I am amazed and awed by the comments left here. I learned to crochet from my grandmother, learned the basics of knitting from my Mom, and a dear friend taught me more about knitting and how to cable. That was it–I found the craft that I love! I was brought to tears by Sue’s entry–I’m glad that you chose it as a finalist–as it stated completely why I knit and what I derive from it. I am in my last semester of college (as a career-change student) in the Bachelors of Science in Nursing program and find that I am stressed to the max, just trying to finish the tasks at hand. As time for knitting is very limited right now, I am promising myself many hours of knitting beginning the day after graduation (May 1st)!! I am also very thankful for the Lion Brand website, free patterns, and great yarns for knitters and crocheters. And, I am looking forward to “knitting my fingers off”!!

  • Grandma Dorothy

    I’ll say a prayer for Jessica and her child…just let her know that miracles do happen…we’ve had several in the past few years in our family…I would have never believed it could have happen but it did…you have to believe…

  • Karen Edgecombe

    I learned to knit from my mother when I was 8 years old, and taught myself to crochet at the age of 18. I am now 63, and have never stopped. It has gotten me through the death of my third child at the age of 15, and through the quadruple bypass heart surgery of my husband. Sometimes all I could do was knit. I have made baby blankets, hats, sweaters, full-size afghans, Linus Project blankets, chemo hats, babies in need booties, hats, blankets, and Comfort Shawls. There is always something going, and I hope it never stops.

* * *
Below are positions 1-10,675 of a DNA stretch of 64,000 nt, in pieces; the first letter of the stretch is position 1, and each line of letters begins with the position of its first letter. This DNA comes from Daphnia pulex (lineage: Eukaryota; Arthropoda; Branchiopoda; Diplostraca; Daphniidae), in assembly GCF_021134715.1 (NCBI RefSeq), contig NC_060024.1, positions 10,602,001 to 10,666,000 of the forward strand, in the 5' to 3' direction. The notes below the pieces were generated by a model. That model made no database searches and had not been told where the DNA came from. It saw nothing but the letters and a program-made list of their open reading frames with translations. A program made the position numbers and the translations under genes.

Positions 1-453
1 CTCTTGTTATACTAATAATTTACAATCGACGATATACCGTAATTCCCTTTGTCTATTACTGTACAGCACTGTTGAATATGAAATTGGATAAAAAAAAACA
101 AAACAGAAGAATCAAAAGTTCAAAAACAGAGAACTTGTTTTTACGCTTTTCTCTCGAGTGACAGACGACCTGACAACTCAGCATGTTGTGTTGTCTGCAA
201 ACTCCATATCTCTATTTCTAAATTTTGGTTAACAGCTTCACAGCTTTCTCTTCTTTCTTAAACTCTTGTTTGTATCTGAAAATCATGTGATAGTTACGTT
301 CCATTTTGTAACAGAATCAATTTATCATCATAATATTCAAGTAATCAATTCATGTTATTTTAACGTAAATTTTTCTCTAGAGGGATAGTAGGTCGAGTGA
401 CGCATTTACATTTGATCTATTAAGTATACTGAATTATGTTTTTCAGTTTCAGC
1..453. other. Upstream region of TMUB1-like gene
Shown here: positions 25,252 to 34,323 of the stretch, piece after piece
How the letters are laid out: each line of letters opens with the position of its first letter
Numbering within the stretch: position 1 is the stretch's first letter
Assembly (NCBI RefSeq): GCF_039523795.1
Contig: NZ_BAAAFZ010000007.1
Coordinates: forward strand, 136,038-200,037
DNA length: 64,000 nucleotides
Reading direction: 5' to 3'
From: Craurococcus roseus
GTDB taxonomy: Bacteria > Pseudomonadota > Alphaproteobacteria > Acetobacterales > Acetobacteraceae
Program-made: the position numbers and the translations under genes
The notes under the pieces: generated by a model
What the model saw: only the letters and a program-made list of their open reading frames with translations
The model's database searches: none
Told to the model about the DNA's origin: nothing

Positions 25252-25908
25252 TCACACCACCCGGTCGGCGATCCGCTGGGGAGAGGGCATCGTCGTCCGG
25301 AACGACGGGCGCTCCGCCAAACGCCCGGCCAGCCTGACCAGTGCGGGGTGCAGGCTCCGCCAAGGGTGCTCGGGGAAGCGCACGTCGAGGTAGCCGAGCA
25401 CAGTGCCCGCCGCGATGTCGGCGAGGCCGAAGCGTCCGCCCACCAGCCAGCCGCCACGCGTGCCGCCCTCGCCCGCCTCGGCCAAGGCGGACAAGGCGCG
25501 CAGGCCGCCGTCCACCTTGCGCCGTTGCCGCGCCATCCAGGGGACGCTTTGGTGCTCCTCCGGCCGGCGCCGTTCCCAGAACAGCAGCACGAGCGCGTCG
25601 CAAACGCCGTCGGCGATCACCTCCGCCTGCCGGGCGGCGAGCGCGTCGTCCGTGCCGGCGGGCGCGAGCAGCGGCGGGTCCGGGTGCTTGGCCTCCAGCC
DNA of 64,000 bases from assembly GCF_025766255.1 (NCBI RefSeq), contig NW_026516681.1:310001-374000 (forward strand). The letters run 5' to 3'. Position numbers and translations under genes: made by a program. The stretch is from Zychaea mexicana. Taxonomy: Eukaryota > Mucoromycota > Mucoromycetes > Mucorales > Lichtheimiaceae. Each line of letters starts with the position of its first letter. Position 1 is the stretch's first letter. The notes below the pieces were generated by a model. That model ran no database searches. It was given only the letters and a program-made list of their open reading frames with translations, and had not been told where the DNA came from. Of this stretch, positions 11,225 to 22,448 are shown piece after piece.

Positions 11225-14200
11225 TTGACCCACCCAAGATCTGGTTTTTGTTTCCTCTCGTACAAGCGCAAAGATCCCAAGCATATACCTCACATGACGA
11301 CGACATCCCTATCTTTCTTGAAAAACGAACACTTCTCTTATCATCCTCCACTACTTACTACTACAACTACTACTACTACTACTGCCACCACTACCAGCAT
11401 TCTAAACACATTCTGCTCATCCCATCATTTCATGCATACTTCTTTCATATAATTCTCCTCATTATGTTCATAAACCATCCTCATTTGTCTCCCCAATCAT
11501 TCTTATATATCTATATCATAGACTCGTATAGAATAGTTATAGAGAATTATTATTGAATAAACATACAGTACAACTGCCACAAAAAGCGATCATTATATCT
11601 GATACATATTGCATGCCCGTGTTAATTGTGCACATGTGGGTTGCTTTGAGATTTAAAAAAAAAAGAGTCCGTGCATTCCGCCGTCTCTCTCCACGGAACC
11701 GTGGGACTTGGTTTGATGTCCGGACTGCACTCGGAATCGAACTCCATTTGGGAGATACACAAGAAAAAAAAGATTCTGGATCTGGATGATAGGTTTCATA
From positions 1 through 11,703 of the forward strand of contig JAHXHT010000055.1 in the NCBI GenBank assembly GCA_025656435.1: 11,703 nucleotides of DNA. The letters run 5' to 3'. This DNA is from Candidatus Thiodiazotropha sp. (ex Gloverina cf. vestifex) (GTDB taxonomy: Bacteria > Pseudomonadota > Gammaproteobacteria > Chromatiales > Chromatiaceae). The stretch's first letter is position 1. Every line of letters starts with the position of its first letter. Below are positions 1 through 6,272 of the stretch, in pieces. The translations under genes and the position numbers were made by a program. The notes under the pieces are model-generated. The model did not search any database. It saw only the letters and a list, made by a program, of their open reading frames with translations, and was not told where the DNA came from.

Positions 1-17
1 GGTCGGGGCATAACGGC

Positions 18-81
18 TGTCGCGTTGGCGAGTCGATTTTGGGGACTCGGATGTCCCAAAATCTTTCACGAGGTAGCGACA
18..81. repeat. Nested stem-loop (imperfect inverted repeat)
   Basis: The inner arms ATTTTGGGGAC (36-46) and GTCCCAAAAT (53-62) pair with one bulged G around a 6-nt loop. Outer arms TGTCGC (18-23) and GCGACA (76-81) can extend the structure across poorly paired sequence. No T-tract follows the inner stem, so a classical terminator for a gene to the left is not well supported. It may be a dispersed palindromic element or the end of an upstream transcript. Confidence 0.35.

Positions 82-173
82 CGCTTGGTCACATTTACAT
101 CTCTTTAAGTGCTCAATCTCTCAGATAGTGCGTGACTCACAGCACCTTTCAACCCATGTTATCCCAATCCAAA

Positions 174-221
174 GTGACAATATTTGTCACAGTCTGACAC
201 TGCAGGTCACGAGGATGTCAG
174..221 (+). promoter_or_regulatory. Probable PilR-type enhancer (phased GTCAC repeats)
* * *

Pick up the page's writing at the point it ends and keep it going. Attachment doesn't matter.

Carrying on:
• Gail

    These stories are so wonderful. They really inspire me to value my crocheting. Often, I feel ashamed because of my huge “stash” of yarn. I am not very organized with it, although I do try to keep it confined to one area of the house.
    I have crocheted since about 1971 when a male friend showed me the basics and said that he enjoyed crocheting for relaxation. I will always be grateful to him. It has brought me so much pleasure over the years. I do it while watching tv or just about any other time I am “sitting”. I do
    give most of it to friends, family and charity.
    I am now 67 years old, and plan to crochet for as long as I am able to hold a hook ! Thanks to all who shared their stories. Many blessings to every one of you.

  • Dawn

    I learned from my grandmother how to crochet & knit when I was 8-9 yrs old; I would bring my projects to school and when I was finished w/my classwork, break out my project & sit quiet in class working on them. I too, took a hiatus from crocheting & knitting as a teenager – long into my 30’s… my grandmother passed away @ 92, and had made my oldest child who was a preemie, a “woobie”… a small blanket for her car seat that wouldn’t overpower her tiny little body… she said she would make a larger blanket for her “later-on”, but that was not to be… as the family was cleaning out her things, we discovered the larger woobie half finished, with many mistakes as G-mom’s mind & fingers failed with time… no one wanted to take it apart – so after a 30 yr hiatus – I remembered the stitches & completed the woobie, for my 2nd child… I’ve made several others since then & have requests from teachers & friends and police officers to make small “woobies” to carry in their patrol cars just in case of an emergency… I have since passed on the skills to my oldest child, and to my Girl Scout Troops, so that the practice will hopefully – live on….

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  • Kay Smith

    My great -Aunt taught me to crochet many years ago when i was about 10 or 12. Since then I have done a lot of Crocheting and Knitting. Every time I crochet I am reminded of her. I relaxes me to sit and crochet or knit.I make many afaghans and such. I love it.